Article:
Just about a week or so after the last pitch of the World Series is thrown, and the last out has been recorded, New York City will once again be front and center.
Sunday, 7 November will mark the 50th running of the New York City Marathon. The 26.2-mile road race through New York’s five boroughs features more than 30,000 competitors, 10,000+ volunteer race workers, hundreds of marching bands, slews of street musicians, wielding electric guitars, portable pianos, and drum sets, more than a million spectators (while millions more will watch the worldwide TV broadcast), and some 25,000 gallons of Gatorade.
Sprung from the notion of the late Fred Lebow (the marathon’s founder and longtime director), over the years, the race has taken on the feel of a massive international festival. Featuring runners from all 50 US states and over 100 different countries, the journey will begin again (after COVID KO’d the 2020 event) on Staten Island, atop the Verrazano Bridge, eventually winding through Brooklyn, Queens, and the Bronx, before concluding on the rugged hills of Manhattan’s Central Park.
H. Jackson Brown once wrote, “In the confrontation between the stream and the rock, the stream always wins – not through strength, but by perseverance.” And that just may be the greatest lesson of the
But while Mr. Brown’s words are certainly very telling, he did overlook a few things. For along with that tireless perseverance comes a lot of help – a 25+-mile-long cheering section, compromised of a million or so adoring strangers, plus a widespread field of competitors unlike any other in modern sport. You’ll see blind runners, wheelchair competitors, and runners with missing limbs. And there are many other entrants, including characters like Santa Claus, pizza delivery guys/gals, and yes, even Gumby, gracing
And given that incredibly eclectic mix, the high stakes for the elite runners, the jockeying for position by so many different top-drawer advertisers, etc., there’s one thing that many of us may have forgotten…The competitors help each other.
November 5, 1991
I’m making my way across the 59th Street Bridge into Manhattan when I lose my footing and trip. (The bridge’s roadway is covered by a mile-long carpet to give the runners a break after some 15 miles, pounding directly on the pavement.)
So, after I belt out an unprintable expletive, the man behind me scoops me up by a corner of my racing shirt, steadies me, and has me back in stride within a few seconds. That was just before mile 16.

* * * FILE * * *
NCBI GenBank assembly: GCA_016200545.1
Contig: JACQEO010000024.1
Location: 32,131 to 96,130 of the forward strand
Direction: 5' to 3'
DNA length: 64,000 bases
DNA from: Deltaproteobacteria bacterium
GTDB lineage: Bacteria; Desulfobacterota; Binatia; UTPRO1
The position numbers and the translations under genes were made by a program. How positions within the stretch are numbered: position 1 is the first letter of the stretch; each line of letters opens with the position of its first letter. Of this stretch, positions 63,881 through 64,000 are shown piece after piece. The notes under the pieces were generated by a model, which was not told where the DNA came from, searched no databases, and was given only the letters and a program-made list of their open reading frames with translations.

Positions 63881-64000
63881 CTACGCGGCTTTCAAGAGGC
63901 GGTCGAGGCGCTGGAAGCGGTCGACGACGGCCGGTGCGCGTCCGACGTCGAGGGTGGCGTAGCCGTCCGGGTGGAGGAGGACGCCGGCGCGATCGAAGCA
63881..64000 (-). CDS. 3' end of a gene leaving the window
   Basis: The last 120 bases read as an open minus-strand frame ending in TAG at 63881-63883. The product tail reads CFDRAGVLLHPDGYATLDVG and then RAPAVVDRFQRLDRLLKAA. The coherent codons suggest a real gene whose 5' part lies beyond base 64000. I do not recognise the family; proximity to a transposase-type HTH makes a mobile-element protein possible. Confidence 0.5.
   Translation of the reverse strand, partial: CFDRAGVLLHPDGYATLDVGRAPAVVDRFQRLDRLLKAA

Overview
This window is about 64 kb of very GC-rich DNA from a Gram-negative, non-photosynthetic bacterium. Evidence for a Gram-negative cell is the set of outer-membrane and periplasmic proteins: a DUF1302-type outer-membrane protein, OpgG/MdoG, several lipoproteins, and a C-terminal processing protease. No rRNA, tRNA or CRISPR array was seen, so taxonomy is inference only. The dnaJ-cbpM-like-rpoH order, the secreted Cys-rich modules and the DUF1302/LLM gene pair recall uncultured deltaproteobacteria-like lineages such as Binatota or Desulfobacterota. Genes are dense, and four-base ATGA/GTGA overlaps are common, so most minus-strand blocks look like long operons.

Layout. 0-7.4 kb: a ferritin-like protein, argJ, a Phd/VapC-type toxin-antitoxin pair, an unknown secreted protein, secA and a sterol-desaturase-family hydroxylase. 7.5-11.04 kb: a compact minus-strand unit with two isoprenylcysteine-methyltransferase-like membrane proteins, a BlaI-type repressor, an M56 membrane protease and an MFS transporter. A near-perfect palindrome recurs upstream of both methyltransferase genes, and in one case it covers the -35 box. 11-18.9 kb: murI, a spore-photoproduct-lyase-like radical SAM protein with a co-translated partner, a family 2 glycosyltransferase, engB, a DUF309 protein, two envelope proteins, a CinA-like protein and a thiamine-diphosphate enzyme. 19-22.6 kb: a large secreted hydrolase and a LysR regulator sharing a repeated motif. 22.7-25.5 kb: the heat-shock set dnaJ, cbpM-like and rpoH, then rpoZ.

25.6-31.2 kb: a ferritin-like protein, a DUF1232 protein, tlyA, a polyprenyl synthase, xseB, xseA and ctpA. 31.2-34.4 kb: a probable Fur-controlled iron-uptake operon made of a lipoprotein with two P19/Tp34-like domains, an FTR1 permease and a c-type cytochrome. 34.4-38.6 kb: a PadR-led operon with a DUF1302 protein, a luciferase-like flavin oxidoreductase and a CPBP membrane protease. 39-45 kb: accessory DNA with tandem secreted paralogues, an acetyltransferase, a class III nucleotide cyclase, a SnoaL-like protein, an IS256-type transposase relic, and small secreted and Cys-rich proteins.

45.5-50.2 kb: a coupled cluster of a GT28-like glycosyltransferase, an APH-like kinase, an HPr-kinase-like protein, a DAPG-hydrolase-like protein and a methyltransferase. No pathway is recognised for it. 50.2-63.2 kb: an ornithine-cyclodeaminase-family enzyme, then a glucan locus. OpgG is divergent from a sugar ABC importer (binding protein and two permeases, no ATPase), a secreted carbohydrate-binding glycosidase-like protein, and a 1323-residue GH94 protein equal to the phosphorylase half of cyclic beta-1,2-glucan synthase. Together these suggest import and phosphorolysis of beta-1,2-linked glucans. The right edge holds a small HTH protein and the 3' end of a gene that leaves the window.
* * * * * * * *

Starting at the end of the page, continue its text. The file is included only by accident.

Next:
I ran with him and two other runners for the next eight miles before I tired in Central Park and had to let them go. To this day, I’m convinced that the man’s quick reactions and general unselfishness saved me from having to drop out of my first-ever marathon.
November 14, 1993
An unusually hot mid-November day makes for nearly-unbearable road racing conditions. Long after the elite runners have completed their interviews and TV coverage has returned to regularly scheduled program, the majority of the runners are left to slug it out along the course. And I’m one of them, feeling like I’ve got dogs on my legs.
Cramping badly, I spot a medical tent a few hundred meters up 5th Avenue. Arriving in agony and now unable to walk, I see, at least, 20 other runners writhing in pain on the sidewalk, victims of the freakish November heat.
Within a few seconds, a race volunteer and a NYC transit cop are literally sitting on the sidewalk right next to me, helping pound the heat cramps right out of both my legs. Soon, the pain has dissipated long enough that I think I can actually walk again – maybe even run.
With a lot of clawing, yelling, and some much-needed support, I somehow run another seven miles after that. To complete the race.
“If you want to run, then run a mile. If you want to experience life, run a marathon.”
Emil Zatopek, Czech Republic (then Czechoslovakia), Triple Olympic Gold Medalist in the 1952 Games, 5K, 10K, and the Marathon.